The Hierarchy of Losers, Luck, and Our Inconvenient Reality by Melissa Hughes

I’ve been thinking about a man I encountered yesterday: a person I had an opportunity to meet, but chose to pass by. He was standing on the corner of Bay and Wellington, his coat in tatters, his toes poking out of holes in his shoes. His shoulders shook almost rhythmically, and he approached me, saying, “excuse me, miss—”

There is a thing people do where they look you in the eye  —  you’ve made that important, human contact  —  and yet you refuse to properly return their gaze. I did that to him, stepping around him as he approached, as one would dart around a taxi.

Later, I sat in my living room, with its hardwood floors and high ceilings and its winking, wide-eyed view of the lake, and I thought about a thing from years ago, the kind of recollection that can enter a clearing in your mind when you’re troubled by your own behaviour.

I was at a cocktail party in Rosedale, one of these events I’m forced to attend from time to time, that make me want to draw a circle around myself with chalk and sit in in it, reading a book and speaking to no one (this worked for me in high school. Not so much, lately).

Of course, I was asked what I do for a living. As my answer was clearly insufficient, he pressed, “But what do you want to do?” “Well, I want to help people,” I said, simply. He leaned in with a quizzical look, as if pondering some math problem, or how to properly carve a ham (in fact, he was looking down my dress). “Well,” he smiled. “I never thought of helping anyone.”

I have this problem with people. Sometimes I laugh in their faces. I have my methods of suppression: a strategically placed cough, the feigning of a sudden grimace of pain. To be clear, I do not laugh at stupid people, or ugly people, or those who are guilty of dull conformity. However, I have no problem pointing and laughing at someone who is unkind. I suppose it’s an unfair bias. People get mean the same way they get ugly; they’re born with it, or it develops over time from bad thoughts and generalized neglect. It’s fashioned out of emotional laziness, or, its opposite: overwrought ideas about themselves and their place in the order of the universe.

Let me be clear: there is not one fuck I give about a person’s social status. It’s bullshit, and, worse still, it is boring  a simple mechanism of sorting; it means we’re likely to be surrounded with those who are only outwardly like us, who look like us and sound like us and agree with our choices no matter how mediocre they are. And, so, it comes to pass that the first question you’re asked by a potential acquaintance is, “What do you do [to make money]?” (I’ve decided this is the white collar conversational equivalent of smoking.)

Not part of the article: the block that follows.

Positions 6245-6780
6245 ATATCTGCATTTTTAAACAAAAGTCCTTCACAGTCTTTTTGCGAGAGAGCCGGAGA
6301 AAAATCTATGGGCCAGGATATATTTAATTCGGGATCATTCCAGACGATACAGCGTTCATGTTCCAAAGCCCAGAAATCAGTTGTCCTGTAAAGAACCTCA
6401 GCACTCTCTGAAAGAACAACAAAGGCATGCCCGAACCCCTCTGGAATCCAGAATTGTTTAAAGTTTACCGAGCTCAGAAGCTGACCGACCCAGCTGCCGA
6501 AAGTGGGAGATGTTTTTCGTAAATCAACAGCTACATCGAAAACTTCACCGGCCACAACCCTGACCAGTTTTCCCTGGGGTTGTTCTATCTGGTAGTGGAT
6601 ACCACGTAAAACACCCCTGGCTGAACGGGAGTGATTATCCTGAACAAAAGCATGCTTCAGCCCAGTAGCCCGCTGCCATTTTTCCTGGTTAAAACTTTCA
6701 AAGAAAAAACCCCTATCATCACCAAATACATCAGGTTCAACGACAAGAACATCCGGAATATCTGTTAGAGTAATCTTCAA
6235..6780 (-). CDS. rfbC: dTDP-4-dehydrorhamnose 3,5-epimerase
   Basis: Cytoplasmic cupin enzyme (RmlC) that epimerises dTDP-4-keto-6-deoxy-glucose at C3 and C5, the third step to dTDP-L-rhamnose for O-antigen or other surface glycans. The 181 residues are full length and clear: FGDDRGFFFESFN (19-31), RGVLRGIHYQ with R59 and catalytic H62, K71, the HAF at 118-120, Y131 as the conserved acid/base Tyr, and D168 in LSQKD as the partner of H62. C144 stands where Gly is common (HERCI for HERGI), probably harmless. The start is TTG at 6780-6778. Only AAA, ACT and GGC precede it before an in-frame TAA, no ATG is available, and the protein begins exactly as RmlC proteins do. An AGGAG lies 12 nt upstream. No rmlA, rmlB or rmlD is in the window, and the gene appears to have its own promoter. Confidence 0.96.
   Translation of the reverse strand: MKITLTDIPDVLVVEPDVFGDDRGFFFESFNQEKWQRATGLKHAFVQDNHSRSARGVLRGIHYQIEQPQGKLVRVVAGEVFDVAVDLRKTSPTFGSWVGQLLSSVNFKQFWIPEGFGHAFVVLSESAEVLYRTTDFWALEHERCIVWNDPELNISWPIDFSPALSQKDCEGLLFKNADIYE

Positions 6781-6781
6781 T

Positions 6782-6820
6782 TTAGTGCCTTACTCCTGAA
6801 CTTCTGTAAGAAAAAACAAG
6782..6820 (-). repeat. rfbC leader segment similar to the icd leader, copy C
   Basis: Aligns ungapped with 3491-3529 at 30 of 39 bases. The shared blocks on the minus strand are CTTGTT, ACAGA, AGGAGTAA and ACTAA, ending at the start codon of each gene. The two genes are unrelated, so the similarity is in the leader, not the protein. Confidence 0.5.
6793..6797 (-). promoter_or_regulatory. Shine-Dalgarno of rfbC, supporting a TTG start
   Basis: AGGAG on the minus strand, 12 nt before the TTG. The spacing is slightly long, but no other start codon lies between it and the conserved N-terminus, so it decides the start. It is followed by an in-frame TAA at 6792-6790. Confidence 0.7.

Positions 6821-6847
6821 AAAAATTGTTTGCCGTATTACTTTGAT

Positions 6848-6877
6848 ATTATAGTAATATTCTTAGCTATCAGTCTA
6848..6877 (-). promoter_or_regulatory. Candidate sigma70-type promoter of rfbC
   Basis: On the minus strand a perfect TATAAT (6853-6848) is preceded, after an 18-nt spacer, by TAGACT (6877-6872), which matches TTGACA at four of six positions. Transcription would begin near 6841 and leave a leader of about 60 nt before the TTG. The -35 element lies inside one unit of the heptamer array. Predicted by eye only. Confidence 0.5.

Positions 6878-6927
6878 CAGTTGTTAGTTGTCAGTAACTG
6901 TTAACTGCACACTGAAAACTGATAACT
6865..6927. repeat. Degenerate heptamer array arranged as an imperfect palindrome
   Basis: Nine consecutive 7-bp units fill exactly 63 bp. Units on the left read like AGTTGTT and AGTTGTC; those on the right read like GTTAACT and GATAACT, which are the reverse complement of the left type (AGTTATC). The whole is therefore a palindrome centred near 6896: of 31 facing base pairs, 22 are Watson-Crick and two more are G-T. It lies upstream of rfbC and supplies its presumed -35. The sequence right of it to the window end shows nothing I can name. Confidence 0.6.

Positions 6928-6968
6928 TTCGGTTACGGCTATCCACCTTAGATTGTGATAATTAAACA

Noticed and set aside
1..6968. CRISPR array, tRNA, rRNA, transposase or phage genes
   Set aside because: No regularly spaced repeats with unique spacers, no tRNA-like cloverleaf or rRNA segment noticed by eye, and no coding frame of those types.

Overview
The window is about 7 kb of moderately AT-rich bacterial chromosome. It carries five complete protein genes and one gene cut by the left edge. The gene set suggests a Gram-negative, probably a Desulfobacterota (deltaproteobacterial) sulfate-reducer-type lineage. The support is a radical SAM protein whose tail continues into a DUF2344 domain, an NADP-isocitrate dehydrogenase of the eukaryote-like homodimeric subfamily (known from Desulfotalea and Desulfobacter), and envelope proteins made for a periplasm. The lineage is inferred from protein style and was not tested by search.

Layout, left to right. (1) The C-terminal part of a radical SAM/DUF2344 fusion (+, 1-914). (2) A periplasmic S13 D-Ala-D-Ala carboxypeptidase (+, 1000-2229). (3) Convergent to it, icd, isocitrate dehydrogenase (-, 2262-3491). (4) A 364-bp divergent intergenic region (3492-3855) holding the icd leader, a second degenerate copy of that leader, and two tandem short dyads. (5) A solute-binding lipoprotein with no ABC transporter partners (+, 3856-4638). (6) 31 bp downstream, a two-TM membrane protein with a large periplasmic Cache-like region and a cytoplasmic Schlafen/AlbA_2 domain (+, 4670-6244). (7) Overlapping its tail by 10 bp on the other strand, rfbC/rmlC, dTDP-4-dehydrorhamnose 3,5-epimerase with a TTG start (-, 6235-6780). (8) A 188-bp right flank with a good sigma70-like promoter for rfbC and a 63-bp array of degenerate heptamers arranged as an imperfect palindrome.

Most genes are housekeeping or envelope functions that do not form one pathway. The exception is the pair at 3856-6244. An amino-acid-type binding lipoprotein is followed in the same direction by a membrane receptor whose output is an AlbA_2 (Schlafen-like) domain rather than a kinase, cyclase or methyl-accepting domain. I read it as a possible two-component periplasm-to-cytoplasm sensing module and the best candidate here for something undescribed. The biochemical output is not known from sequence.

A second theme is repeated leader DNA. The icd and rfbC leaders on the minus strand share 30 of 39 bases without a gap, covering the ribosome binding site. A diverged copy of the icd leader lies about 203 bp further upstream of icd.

Social status is meaningless because a large component of life is luck. We can only transcend some circumstances. Hard work and perseverance won’t beat back mental or physical illness or profound personal trauma. You can go to war for yourself and your place in the world with all your might  —  and lose. Failure is always an option, and our society promotes a comfortable hierarchy of losers: our athletes are the easiest example. He gave it his all. He tried his best. He made $10 million last year, but let’s not judge his inability to win all too harshly.

The losers down at the bottom of the rope  —  those who have clearly been rattled by some devastating misfortune, the kind that leaves you passed out in a pool of your own urine with commuters stepping around you  —  they’re the ones who should have tried harder.

Chances are, they’ve also been through something most of us can’t begin to comprehend. And that something —  the mere fact of having survived  —  might be the opposite of the kind of life experiences that churn out average people destined for mediocrity. They have a voice  — something to contribute to the human conversation  —  and, yet, they are unseen and unheard. Voiceless.

I walked away from the fellow on Bay Street because the conversation was inconvenient. I was in a rush. I felt overwhelmed by my own small tragedies. His very existence was an annoyance to me.

But the most fragile and irretrievable equation in life is other people. They’re the thing we cannot replicate, the inconvenient reality. Life is cruel, and rarely fair. If we stop and look straight at it, we face a brutal and terrifying fact: all that separates us is often as slight as one terrible turn of luck.


Melissa Hughes is a Toronto-based writer whose freelance work has appeared in The Globe and Mail, Ottawa Citizen, and on CBC radio. She has worked as a reporter for the London Free Press and the Barrie Examiner. You can read all of her posts here, follow her on Twitter @meliss_hughes, and follow her Twitter novel in progress @hrtbleed.

 This post originally appeared on Medium.

Photo: The Toronto-Dominion Centre (Adam Bunch)


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